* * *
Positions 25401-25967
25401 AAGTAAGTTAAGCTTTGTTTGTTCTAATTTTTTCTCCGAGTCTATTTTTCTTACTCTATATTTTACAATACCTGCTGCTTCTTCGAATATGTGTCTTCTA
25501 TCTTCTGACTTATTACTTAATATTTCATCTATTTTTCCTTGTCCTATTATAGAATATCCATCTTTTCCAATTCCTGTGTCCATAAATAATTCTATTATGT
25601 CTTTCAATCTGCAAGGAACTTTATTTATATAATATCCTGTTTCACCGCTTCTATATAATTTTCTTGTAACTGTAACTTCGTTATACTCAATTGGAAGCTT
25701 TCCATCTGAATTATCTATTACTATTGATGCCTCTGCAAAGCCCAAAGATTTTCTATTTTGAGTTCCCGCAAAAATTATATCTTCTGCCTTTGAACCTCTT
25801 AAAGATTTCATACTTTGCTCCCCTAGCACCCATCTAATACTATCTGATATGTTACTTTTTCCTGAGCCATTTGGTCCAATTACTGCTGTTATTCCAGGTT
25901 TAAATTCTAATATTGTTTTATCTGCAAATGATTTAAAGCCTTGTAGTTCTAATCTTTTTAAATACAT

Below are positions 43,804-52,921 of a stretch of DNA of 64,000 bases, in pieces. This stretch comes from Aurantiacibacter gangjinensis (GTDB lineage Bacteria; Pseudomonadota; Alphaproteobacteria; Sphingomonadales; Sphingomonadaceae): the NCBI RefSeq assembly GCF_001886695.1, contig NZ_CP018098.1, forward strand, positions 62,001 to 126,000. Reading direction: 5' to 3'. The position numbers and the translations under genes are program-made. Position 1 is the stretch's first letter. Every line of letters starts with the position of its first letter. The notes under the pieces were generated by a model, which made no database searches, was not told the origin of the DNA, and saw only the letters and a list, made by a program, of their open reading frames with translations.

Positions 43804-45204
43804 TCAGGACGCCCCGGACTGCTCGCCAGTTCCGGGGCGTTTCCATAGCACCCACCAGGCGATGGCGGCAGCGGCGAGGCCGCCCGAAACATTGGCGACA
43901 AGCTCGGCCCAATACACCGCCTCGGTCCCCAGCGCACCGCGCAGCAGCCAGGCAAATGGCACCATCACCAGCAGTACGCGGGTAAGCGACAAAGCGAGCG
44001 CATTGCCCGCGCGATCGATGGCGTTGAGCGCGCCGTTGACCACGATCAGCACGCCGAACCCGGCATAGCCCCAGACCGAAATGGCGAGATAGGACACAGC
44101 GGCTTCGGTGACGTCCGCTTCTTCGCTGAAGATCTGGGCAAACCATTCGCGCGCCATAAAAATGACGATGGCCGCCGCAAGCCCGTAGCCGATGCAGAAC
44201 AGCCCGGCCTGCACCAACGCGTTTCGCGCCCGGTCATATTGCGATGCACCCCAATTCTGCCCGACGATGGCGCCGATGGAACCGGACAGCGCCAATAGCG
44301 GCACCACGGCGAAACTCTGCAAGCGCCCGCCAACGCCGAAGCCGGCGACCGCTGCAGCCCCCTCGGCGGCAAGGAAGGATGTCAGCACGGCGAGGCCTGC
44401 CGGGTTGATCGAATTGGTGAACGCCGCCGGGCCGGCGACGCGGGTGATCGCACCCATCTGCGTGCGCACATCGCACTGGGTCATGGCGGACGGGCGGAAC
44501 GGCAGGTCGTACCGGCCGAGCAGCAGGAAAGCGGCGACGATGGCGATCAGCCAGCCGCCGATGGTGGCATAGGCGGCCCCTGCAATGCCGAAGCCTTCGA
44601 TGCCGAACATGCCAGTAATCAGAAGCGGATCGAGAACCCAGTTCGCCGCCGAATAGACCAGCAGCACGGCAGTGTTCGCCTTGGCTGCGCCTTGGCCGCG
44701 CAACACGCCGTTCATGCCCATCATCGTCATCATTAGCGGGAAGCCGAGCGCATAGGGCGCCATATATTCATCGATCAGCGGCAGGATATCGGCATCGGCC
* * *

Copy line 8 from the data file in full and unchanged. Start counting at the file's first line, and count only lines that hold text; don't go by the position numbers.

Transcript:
Below are positions 43,804-52,921 of a stretch of DNA of 64,000 bases, in pieces. This stretch comes from Aurantiacibacter gangjinensis (GTDB lineage Bacteria; Pseudomonadota; Alphaproteobacteria; Sphingomonadales; Sphingomonadaceae): the NCBI RefSeq assembly GCF_001886695.1, contig NZ_CP018098.1, forward strand, positions 62,001 to 126,000. Reading direction: 5' to 3'. The position numbers and the translations under genes are program-made. Position 1 is the stretch's first letter. Every line of letters starts with the position of its first letter. The notes under the pieces were generated by a model, which made no database searches, was not told the origin of the DNA, and saw only the letters and a list, made by a program, of their open reading frames with translations.